Teamwork and coordination lead to success in achieving common goals. During the evening, we were the lead squad car responding to a shoplifting call at a major store. Answering the call before the shoplifters could get too far away, we encountered the car of one of the suspects, with four adults in it. Brandon pulled up behind the car, lights flashing, his weapon drawn, and yelled, “Put your hands on your heads!” (I stayed in the passenger seat as he got out, but have to say that my adrenaline was pumping.) Brandon had to tell them three times to put their hands on their heads, not knowing if they had hidden weapons in their car, but they eventually complied. Although back-up officers arrived within seconds, the situation was under control and they all knew what to do without discussion. Their quick decision-making and intuitive thinking would impress any business leader trying to improve coordination and teamwork.
Technology can be critical for solving problems. My ride-along occurred shortly after the Boston bombing, so I was particularly interested in learning more about technological tools in the hands of police. Now I have a firsthand appreciation for why the bombing suspects were caught so quickly. From technology in squad cars for communication and synchronization to electronic reporting and location tracking of every squad car’s move, I was secretly envious. I wish that every business could coordinate technology, both to provide information to solve problems and react quickly to changing situations. It was amazing.
Characteristics of top police are similar to those of good business leaders. At my invitation, my son and several colleagues took a short dinner break. It was purely selfish on my part; we had been going constantly, it was past 8 p.m., and I was hungry. But I had another motive. As an avid student of leadership, I wanted to use the time to ask them some in-depth questions about what they believed were the most important characteristics of a good police officer. My hypothesis is that good leaders are not profession-specific. That was borne out by their responses:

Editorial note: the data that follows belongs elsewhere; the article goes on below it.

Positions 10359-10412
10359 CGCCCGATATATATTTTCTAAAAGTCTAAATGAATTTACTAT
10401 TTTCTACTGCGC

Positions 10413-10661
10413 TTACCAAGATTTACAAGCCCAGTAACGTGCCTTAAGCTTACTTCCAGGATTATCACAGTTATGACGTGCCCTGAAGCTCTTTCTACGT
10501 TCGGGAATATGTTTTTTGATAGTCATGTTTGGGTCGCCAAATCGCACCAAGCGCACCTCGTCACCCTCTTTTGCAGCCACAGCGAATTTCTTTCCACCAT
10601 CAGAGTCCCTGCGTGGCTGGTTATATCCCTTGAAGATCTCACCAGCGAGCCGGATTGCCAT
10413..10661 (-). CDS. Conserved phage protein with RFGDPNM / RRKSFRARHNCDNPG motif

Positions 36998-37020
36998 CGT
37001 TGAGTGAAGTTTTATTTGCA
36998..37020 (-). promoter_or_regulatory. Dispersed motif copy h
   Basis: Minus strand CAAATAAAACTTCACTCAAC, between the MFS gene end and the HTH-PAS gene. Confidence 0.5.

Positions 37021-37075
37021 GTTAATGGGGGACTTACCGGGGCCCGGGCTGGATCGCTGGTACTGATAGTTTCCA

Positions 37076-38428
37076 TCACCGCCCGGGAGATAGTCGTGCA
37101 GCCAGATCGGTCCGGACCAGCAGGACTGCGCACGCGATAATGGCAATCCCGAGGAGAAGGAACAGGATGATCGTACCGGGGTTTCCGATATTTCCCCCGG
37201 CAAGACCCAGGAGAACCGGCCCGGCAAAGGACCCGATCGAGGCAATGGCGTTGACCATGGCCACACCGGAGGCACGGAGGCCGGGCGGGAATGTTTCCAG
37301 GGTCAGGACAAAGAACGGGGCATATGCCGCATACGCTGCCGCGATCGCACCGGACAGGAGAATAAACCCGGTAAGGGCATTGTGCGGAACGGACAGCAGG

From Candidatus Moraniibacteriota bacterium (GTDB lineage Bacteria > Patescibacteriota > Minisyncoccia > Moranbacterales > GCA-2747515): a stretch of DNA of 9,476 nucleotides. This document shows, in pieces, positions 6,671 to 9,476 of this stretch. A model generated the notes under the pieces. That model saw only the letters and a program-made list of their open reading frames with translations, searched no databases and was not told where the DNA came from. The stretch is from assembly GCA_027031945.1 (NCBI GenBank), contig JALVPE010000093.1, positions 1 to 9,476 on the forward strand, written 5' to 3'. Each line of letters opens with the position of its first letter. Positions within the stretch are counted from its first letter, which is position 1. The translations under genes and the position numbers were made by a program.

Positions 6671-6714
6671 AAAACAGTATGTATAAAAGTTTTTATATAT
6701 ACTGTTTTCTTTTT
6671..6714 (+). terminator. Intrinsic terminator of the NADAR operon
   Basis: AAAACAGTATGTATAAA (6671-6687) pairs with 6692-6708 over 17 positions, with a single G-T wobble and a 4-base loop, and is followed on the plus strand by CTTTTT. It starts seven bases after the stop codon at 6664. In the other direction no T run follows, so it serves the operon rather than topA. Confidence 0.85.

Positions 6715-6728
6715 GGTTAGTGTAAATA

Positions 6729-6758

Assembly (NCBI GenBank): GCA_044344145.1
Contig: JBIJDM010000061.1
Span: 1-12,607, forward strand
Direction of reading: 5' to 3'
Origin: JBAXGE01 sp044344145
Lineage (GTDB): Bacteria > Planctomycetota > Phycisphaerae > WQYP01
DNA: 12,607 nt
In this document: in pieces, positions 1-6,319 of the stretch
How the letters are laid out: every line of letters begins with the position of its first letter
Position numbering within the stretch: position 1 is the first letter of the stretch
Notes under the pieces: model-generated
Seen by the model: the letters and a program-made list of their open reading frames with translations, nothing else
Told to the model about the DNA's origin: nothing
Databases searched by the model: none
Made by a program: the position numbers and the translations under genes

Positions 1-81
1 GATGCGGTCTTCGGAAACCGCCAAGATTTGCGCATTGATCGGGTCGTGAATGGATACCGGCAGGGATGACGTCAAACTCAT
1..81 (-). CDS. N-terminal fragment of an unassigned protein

- “You can’t be thin-skinned because you get called a lot of names and treated disrespectfully by many people—sometimes the very ones you are trying to help.”
- “You have to be flexible and apply common sense instead of going strictly by the book 100 percent of the time, otherwise people would totally hate all cops.”
- “You must be willing to give of yourself, to sacrifice and subordinate your own needs to help those in need.”
- “You don’t have to be the smartest or the sharpest tool in the drawer, but having a good dose of street smarts and a keen intuition is essential.”
- “You have to want to make a difference and take the initiative to create positive partnerships within the community, with individuals, businesses, and community organizations.”
These are all also characteristics of good business leaders, right? I expected that my ride-along would be interesting and a good opportunity to learn more about what my son’s typical “day at the office” is like. I didn’t expect the day to also provide so much good perspective about business leadership. Thanks again, Brandon, for letting your dad tag along, and for the service you and your fellow officers provide to your community.
Mark W. Sheffert firstname.lastname@example.org is founder, chairman and CEO of Manchester Companies, Inc., a Minneapolis-based performance improvement, board governance, and litigation advisory firm.